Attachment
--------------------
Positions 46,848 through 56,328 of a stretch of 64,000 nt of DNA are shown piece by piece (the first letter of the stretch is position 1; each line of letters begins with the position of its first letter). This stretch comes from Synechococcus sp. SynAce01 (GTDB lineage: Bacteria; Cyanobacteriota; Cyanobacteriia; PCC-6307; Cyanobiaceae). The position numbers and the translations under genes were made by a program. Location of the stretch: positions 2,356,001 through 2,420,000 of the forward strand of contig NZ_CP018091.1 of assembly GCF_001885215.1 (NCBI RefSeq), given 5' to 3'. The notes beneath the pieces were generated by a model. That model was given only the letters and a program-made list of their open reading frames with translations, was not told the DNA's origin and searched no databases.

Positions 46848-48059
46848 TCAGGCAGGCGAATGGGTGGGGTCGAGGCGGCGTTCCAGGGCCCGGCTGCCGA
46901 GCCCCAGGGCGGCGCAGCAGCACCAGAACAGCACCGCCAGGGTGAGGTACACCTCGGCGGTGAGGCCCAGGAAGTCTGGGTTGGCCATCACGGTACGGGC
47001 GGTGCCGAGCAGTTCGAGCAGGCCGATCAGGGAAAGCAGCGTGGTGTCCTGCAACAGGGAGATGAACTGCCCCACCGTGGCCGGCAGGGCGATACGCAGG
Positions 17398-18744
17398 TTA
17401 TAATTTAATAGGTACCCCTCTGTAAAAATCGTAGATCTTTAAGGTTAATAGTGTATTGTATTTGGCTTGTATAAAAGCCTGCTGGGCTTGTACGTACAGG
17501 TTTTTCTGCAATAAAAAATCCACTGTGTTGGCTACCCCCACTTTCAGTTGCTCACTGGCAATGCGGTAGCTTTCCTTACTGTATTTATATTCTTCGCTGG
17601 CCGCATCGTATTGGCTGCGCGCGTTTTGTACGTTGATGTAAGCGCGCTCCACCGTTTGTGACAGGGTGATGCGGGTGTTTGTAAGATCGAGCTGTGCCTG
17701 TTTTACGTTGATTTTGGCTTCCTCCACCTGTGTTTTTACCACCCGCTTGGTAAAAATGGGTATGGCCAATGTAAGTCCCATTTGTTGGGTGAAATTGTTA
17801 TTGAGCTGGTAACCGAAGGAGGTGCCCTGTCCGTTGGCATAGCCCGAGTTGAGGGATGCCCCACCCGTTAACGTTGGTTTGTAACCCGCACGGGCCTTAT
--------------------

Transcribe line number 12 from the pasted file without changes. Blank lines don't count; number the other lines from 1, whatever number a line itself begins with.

17801 TTGAGCTGGTAACCGAAGGAGGTGCCCTGTCCGTTGGCATAGCCCGAGTTGAGGGATGCCCCACCCGTTAACGTTGGTTTGTAACCCGCACGGGCCTTAT